Today’s consumers are a different breed of shopper. They expect a seamless, zero hassle shopping experience and nothing less. Struggling retailers like Macy’s, Sears, J.C. Penny and more, which have fallen victim to increased competition and online sales, have served as an ominous warning to the industry at large.
Countless surveys and studies show that more and more consumers expect retailers to provide an omnichannel shopping experience that drives online and in-store shopping. Retailers that put off incorporating these options (buy online, pick up in-store; order ahead; and out-of-stock shipping options) are virtually guaranteeing that their customers will eventually turn to another retailer that offers a faster, more modern shopping experience. In addition, according to our data, shoppers have added an extra layer of pressure: they have come to expect the big-box experiences even at small to midsized retailers, which are struggling to deliver.
Yet just because the big-box retailers have made strides in adapting to these shifts in shopping behaviors first, it’s wrong to assume that these experiences — and the tech enabling them — are out of the question for small to midsized retailers. Here are ways SMB retailers can stay competitive in today’s retail environment.
Meet Today’s Consumers Where They Are
E-commerce has drastically changed the way consumers shop. Of the nearly 100 percent of Americans with internet access, about 80 percent have shopped online in the past month alone (and of the more than 154 million consumers who shopped over Thanksgiving weekend this year, 44 percent went online). As the retail industry continues to shift and brands battle to stay in business, providing access to online shopping in addition to brick-and-mortar is no longer just a suggestion, it’s table stakes, regardless of whether you’re operating a large or small business. Our research, which compared shopper expectations and retailer offerings, suggests that three-quarters of shoppers expect a retailer to have both in-store and online shopping available. However, less than half of retailers offer the capability to do so today.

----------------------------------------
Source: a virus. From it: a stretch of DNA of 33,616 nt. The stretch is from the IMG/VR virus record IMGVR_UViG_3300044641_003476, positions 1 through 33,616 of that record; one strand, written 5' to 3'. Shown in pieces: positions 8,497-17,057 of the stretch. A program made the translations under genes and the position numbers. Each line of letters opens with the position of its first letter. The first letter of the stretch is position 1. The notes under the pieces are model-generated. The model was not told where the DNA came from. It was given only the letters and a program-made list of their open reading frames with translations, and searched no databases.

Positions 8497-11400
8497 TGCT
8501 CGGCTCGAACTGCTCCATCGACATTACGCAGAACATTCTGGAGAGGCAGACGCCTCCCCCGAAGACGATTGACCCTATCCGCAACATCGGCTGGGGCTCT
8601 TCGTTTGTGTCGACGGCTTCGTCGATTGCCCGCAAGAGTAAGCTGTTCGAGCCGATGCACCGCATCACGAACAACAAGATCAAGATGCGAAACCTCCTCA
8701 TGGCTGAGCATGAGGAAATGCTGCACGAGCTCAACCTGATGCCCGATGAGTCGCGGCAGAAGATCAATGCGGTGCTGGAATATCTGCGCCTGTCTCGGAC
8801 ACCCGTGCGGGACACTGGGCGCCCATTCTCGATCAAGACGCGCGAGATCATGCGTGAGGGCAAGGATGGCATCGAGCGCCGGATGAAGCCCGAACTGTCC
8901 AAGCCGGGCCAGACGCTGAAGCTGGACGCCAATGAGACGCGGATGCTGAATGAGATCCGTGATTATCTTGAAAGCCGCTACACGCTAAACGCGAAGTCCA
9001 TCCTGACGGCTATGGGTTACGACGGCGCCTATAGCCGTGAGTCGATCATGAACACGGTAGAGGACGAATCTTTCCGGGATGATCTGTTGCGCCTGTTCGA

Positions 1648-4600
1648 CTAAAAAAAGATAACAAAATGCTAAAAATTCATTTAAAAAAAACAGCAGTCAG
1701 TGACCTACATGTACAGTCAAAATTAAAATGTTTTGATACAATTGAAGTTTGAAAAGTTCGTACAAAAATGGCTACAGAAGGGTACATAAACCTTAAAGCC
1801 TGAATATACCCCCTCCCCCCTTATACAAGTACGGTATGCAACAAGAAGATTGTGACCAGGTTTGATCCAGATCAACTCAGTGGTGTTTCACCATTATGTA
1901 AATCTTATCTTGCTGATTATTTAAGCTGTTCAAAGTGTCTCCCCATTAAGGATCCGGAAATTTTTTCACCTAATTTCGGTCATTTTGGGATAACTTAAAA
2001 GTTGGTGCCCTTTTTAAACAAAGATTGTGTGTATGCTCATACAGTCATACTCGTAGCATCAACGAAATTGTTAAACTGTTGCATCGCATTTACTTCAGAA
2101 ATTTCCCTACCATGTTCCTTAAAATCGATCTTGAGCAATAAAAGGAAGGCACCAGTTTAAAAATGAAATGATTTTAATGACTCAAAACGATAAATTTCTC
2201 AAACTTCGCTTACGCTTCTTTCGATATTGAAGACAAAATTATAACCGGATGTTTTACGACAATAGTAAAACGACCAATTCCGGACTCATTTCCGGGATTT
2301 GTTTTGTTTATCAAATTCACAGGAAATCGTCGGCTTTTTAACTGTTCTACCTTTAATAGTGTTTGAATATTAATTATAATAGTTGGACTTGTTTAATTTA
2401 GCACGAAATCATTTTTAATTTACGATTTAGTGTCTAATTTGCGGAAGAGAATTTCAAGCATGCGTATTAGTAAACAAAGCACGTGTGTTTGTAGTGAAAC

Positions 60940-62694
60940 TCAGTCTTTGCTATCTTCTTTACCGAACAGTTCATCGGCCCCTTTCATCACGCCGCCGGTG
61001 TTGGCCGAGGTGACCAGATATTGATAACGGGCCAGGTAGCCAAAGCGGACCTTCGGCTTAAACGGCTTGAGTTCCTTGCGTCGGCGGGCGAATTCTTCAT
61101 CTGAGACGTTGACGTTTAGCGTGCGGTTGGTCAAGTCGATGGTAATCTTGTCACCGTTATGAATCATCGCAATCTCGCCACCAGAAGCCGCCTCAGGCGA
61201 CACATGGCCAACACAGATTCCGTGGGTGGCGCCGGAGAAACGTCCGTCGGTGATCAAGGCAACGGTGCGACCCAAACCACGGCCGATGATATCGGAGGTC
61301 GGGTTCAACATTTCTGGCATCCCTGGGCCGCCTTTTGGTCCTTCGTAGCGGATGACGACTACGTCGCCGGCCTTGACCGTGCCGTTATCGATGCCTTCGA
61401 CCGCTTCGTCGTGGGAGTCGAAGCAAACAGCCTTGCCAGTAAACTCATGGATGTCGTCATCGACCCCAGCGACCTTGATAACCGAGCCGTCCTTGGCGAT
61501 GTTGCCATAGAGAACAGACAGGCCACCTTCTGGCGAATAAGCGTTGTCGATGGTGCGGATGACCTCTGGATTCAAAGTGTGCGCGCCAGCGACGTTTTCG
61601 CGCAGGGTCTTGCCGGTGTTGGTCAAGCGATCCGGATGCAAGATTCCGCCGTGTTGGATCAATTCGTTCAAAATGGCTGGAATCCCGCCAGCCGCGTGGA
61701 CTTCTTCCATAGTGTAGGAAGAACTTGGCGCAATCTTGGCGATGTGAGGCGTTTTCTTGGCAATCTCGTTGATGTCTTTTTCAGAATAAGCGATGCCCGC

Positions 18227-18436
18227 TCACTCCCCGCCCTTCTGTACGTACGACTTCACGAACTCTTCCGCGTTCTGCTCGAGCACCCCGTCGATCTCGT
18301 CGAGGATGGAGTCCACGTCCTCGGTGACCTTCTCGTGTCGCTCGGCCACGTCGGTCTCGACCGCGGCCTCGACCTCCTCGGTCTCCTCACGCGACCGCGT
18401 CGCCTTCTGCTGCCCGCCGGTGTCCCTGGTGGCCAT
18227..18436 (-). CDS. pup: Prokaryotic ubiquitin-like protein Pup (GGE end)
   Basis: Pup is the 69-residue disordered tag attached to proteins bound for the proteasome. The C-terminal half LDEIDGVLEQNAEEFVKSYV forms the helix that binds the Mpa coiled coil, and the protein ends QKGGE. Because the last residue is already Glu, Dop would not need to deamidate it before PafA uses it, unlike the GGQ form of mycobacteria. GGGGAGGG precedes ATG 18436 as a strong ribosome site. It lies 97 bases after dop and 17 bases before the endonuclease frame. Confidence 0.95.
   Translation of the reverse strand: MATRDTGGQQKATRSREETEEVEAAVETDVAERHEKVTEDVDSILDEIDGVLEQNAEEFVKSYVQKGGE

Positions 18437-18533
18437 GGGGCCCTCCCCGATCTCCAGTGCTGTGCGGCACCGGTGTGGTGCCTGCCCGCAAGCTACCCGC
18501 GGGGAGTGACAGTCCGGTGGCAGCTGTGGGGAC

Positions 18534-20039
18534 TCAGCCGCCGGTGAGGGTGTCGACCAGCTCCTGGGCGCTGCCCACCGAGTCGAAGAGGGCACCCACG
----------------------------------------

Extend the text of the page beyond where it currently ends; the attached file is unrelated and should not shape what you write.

Go the Extra Mile
Providing the option to shop online and in-store is a great first step, but consumers expect more. They want to shop online and return in-store, buy online and pick up in-store, purchase out-of-stock items in-store and have them delivered to their home, and much more. Add the threat of stiff competition from big-box retailers and e-commerce giants like Amazon.com, and smaller retailers have little choice but to listen to their customers or risk lost sales and loyal customers.
We’ve found that small to midsized retailers have an opportunity to capitalize on offering omnichannel options beyond just shopping online and in-store. Fifty-seven percent of shoppers find it very important that stores have a “buy online, return in-store” option, but only 20 percent of retailers offer this capability. While adding an option like this doesn't happen overnight, the apparent disconnect between shopper preference and retailer offerings should be a wake-up call to retailers looking for ways to improve their shoppers’ experiences.
The retail industry has never been more in flux, but small to midsized retailers can compete by meeting shoppers’ needs and desires. While the holiday shopping season brings an increased level of pressure on its own, the promise of 2018 presents opportunities for retailers to tap into their customers’ expectations and offer an omnichannel shopping experience that will inspire loyalty, customer satisfaction and continued success.
Henry Helgeson is the president of Cayan, a provider of payment technologies and merchant services.